The imperial princess of Suwa would be given in marriage to the crown prince of Valeria. The families, already friendly and tied together in trade, would be blood- and honor-bound allies. Someday the Suwa-born princess would ascend the royal throne of Valeria and rule by her husband's side. Kurogane himself would likely take a noblewoman from Valeria to be his bride, to further secure the relationship between the two largest powers in the land. Even now there were hardly any who dared to oppose the Suwa Empire or the Kingdom of Valeria, but combined, the families would be unassailable. They would have peace.

And Kurogane would have Fai. Not as he wished, but as much as was possible. His little sister would be far from home and bereft of all who had made up her comfort all her life but for her personal maid; this was excuse enough for him to visit her often. He could invent more hunts and private dinners to invite Fai to as well, giving as his reason that he wished to know better the man upon whom his sister's happiness depended. (He knew him better than anyone already, save perhaps Yuui. But that was knowledge no one held, save again perhaps Yuui.) He could even be long in choosing his wife from among the Valerian court, visiting often, consulting with the princes even, stretching out his decision for years.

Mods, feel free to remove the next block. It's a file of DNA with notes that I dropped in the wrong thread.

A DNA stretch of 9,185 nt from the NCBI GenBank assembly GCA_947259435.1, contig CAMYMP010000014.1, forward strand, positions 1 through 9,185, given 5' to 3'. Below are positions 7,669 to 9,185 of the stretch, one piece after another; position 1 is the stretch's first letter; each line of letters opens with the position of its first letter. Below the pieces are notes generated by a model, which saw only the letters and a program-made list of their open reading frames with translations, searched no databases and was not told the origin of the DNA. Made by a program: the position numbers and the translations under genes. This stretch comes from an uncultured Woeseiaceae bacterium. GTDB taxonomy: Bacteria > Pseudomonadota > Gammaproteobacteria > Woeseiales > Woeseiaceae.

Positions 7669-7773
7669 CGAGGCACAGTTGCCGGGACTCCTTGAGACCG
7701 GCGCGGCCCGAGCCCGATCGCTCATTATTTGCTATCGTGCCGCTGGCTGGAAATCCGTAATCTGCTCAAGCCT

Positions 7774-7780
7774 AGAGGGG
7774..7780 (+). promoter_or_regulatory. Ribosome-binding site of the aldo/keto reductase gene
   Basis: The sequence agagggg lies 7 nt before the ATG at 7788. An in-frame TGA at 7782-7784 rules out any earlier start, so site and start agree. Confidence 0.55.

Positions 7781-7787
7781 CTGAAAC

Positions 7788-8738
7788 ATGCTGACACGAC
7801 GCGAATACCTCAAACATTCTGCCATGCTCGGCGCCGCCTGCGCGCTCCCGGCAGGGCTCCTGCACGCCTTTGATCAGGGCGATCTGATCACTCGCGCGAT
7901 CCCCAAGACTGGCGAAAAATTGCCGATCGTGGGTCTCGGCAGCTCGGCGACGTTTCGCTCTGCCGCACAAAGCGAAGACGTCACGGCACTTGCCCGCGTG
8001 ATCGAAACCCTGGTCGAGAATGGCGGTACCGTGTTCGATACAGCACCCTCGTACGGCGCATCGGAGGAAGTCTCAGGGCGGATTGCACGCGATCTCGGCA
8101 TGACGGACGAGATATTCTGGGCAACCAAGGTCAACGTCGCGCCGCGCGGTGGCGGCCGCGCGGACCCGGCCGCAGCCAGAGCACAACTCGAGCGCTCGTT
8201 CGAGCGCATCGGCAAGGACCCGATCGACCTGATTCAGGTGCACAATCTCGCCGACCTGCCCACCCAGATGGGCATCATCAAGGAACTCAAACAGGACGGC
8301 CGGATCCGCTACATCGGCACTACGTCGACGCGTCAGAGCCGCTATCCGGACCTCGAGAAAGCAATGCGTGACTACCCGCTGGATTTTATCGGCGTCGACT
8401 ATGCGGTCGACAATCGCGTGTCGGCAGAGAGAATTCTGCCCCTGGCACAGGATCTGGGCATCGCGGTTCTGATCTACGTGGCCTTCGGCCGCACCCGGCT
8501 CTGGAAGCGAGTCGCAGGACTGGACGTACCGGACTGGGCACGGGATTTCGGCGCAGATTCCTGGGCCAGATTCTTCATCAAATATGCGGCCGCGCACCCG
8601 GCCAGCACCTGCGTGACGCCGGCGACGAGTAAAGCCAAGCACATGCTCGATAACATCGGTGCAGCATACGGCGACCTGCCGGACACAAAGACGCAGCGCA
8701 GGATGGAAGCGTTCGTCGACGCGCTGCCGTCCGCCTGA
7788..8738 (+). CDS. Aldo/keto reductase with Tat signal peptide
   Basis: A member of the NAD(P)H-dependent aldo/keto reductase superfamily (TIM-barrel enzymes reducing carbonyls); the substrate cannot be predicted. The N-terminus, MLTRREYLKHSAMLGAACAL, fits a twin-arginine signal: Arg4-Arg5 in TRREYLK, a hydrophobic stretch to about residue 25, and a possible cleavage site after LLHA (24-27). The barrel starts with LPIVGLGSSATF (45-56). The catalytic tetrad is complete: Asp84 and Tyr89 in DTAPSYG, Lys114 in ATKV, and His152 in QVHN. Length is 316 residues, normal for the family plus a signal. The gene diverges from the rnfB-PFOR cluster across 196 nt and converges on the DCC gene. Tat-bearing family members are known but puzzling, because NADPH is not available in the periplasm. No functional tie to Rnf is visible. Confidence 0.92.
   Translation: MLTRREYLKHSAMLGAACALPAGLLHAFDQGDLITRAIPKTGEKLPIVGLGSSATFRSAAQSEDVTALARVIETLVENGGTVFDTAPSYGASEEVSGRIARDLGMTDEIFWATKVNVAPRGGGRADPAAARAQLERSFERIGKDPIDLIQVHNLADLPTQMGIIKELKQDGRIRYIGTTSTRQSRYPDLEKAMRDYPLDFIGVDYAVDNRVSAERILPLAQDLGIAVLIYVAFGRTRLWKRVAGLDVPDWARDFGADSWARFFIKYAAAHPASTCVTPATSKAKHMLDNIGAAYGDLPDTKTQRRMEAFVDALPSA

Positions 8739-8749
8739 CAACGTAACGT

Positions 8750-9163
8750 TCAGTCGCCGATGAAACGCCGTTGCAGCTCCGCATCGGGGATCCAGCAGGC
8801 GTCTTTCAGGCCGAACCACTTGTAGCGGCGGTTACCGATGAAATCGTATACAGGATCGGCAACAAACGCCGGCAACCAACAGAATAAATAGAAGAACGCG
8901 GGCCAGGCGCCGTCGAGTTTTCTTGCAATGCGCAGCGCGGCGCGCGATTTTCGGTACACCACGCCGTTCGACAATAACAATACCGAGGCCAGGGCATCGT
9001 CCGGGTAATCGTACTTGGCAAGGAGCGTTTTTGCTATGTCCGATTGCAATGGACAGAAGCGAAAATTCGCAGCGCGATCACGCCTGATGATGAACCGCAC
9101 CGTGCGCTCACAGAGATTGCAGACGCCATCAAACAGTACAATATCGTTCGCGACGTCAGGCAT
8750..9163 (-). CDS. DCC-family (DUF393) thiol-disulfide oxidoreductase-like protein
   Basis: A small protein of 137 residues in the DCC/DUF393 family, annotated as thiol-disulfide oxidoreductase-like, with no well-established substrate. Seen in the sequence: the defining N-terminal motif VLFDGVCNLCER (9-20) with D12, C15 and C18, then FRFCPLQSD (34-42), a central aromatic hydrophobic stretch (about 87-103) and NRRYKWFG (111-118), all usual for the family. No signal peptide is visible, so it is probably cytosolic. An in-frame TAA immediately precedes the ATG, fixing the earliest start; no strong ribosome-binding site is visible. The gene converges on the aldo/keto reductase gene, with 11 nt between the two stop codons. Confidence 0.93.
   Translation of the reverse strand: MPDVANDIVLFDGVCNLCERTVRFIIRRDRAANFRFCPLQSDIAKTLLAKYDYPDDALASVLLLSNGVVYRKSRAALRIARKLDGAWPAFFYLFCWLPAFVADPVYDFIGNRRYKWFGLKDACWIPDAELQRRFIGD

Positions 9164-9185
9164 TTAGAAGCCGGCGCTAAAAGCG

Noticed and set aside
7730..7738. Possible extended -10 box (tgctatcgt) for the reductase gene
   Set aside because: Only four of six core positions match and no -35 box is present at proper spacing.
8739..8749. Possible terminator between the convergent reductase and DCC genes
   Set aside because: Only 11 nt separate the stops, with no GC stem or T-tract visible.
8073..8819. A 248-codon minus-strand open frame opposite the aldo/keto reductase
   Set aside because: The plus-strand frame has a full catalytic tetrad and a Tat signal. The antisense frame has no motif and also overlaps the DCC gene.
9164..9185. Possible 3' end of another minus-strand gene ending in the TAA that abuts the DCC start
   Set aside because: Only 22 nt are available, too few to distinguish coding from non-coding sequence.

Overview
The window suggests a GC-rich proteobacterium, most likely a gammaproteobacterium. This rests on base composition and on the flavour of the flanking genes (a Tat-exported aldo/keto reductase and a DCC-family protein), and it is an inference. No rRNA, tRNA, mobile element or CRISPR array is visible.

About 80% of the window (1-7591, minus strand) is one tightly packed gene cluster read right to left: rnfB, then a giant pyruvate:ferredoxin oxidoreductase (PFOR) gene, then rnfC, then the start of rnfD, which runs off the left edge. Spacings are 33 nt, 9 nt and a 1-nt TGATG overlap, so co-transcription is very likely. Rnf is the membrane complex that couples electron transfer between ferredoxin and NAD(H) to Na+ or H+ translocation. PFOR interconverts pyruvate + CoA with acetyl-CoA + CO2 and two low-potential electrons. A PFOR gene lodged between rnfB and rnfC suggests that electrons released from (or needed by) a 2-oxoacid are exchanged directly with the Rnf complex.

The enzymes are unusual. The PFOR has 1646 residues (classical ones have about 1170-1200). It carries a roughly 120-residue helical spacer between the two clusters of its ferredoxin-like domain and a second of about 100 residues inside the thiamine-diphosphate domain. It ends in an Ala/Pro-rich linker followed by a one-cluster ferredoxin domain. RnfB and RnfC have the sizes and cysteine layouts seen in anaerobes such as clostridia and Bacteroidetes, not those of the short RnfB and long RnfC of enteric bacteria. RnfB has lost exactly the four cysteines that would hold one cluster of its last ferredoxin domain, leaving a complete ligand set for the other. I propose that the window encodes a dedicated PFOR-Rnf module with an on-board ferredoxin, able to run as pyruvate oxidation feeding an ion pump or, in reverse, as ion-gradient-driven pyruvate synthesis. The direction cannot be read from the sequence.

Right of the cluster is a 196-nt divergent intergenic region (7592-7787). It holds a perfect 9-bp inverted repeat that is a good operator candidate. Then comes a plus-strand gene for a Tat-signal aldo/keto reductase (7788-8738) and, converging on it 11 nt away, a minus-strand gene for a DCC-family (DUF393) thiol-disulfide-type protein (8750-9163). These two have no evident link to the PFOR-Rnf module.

It would be frustrating, lonely, bitter. The brief embraces they could share would only make all the other nights colder. But it was the best they could have.

Tomoyo knew it, had thought through it and planned it and tested it soundly, and now only needed him to agree to it.

He took a deep breath, relaxed hands that he didn't recall clenching around the armrests of his chair, forced himself to envision the ceremony as a final test of his resolve. His sister, resplendent in white brocade and cascades of flowers and gemstones, stepping away from her family with one last small smile before giving her hand to her betrothed. Fai, bright hair, bright eyes, bright smile, elegant and perfect and casting just one quick glance at him with his heart in his eyes.

"I do."